"I am because you are": How Embracing Vulnerability Creates More Meaningful Connections
Updated: Jan 27, 2018
"I am because you are”: How Embracing Vulnerability Creates More
Ubuntu, “I am because you are,” speaks to the power of connectedness and the essence of being human. In today’s episode, learn why ubuntu matters for happiness and how owning your vulnerability is the path to creating connection, purpose and meaning, and to rejecting fear and disconnection.
The basic idea of ubuntu is shared by many indigenous peoples in sub-Saharan Africa under different names, but the concept has become most associated with the Nguni proverb 'umuntu ngumuntu ngabatu,' which is translated as 'a person is a person through other persons.'
Ubuntu is a philosophy or worldview according to which persons are interconnected. The concept has been adopted as a theological approach by Archbishop Desmond Tutu, who echos this concept, saying that we cannot exist as a human being in isolation. At Nelson Mandela's memorial, United States President Barack Obama spoke about Ubuntu, saying:
Ubuntu ... we are all bound together in ways that are invisible to the eye; that there is a oneness to humanity; that we achieve ourselves by sharing ourselves with others, and caring for those around us.
Ultimately, ubuntu is about connections, and there is significant scientific research to show that connections are one of the most important--if not the most important--factor in determining our health and happiness. This episode reviews some interesting research on how interacting with meaningful relationships boosts happiness and well being on a daily basis.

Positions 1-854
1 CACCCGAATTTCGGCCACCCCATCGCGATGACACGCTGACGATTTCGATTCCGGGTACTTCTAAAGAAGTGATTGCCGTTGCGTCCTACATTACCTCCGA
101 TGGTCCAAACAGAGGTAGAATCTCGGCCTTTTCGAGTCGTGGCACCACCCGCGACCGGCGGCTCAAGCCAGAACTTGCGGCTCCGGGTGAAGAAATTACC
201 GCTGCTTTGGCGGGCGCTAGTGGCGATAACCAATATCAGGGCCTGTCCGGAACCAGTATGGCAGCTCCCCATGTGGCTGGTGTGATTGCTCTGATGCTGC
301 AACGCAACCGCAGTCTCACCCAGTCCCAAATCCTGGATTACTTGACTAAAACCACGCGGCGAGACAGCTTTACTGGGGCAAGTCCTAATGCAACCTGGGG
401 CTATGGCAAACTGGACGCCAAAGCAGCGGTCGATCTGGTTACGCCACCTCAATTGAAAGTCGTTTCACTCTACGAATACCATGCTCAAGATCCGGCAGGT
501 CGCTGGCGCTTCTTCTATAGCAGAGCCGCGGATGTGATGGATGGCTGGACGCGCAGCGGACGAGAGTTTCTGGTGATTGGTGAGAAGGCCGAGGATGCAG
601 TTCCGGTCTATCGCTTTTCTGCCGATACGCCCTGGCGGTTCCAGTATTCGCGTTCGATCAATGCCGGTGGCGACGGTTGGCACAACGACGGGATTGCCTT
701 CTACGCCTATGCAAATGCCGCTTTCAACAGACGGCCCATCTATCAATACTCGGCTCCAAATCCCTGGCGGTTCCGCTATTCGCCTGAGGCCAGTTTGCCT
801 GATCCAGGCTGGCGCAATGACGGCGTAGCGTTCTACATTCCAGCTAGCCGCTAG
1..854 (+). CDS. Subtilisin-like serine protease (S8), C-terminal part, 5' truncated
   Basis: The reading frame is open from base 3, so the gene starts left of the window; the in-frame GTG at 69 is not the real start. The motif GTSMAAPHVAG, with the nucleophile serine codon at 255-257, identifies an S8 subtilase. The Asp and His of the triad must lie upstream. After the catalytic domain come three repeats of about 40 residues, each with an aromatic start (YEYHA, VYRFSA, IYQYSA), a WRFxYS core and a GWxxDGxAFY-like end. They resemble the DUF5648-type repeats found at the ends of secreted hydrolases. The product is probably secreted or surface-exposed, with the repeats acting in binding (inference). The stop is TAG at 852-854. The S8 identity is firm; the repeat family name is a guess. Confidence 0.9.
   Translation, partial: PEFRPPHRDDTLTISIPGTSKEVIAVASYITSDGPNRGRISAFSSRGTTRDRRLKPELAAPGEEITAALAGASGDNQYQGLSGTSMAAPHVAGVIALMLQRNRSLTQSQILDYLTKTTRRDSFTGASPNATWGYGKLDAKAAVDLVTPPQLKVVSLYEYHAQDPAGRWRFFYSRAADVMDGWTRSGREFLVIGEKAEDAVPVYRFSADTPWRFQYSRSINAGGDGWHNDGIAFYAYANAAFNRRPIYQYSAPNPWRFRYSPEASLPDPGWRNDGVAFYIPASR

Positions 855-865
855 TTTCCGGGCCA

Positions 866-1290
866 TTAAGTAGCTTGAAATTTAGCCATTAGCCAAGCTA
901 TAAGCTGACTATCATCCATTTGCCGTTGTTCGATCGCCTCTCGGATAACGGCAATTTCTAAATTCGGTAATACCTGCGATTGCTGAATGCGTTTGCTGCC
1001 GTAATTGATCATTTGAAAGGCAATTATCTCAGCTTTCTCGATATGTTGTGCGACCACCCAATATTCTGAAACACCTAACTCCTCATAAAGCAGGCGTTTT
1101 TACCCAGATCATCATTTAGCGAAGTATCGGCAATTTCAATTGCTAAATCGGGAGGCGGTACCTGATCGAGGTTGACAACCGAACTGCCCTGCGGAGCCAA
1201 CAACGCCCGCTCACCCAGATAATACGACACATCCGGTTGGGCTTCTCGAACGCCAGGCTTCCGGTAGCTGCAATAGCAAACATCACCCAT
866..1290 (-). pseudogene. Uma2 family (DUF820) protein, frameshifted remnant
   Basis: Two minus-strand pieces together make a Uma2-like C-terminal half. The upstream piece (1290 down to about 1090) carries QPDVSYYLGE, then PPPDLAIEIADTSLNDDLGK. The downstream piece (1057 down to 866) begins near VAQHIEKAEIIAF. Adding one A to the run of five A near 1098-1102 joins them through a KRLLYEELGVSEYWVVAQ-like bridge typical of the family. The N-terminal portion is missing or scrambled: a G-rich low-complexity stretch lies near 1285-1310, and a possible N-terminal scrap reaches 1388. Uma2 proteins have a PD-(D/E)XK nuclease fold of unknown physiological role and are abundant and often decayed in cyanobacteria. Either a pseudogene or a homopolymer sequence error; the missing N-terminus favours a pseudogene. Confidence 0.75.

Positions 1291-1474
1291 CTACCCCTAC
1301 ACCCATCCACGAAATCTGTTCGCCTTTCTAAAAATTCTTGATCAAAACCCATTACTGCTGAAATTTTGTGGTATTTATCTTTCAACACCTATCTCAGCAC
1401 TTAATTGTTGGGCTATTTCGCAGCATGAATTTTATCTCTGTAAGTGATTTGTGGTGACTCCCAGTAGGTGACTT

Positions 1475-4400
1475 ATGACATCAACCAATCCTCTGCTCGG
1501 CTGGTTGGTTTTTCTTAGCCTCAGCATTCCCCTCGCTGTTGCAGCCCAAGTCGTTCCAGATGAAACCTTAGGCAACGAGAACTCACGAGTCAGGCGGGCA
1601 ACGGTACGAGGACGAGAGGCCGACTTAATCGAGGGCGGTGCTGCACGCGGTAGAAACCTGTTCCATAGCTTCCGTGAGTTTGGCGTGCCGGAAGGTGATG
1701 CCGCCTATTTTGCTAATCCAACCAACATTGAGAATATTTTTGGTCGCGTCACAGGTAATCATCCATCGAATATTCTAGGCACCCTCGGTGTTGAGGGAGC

Ubuntu, and indeed happiness itself, then depends on our ability to form and deepen relationships by owning our vulnerability. In Daring Greatly, Brené Brown speaks to this:
Vulnerability is not weakness, and the uncertainty, risk, and emotional exposure we face every day are not optional. Our only choice is a question of engagement. Our willingness to own and engage with our vulnerability determines the depth of our courage and the clarity of our purpose; the level to which we protect ourselves from being vulnerable is a measure of our fear and disconnection
Ask for help.
Ask for help from someone you know. Ask for something you really, truly need help with! Choose connection, courage, and vulnerability over fear and disconnection. One of the hardest things to do in an individualistic culture, where we have the mistaken idea that we can micro-manage everything, is to ask for help. Yet this is a powerful way to own your vulnerability, to see you are not alone, and to acknowledge ubuntu in our lives.
Social Interactions and Well-Being http://journals.sagepub.com/doi/abs/10.1177/0146167214529799
Hey y'all, this post contains affiliate links! This allows us to keep Happy & Free well...free. Thank you so much for your support.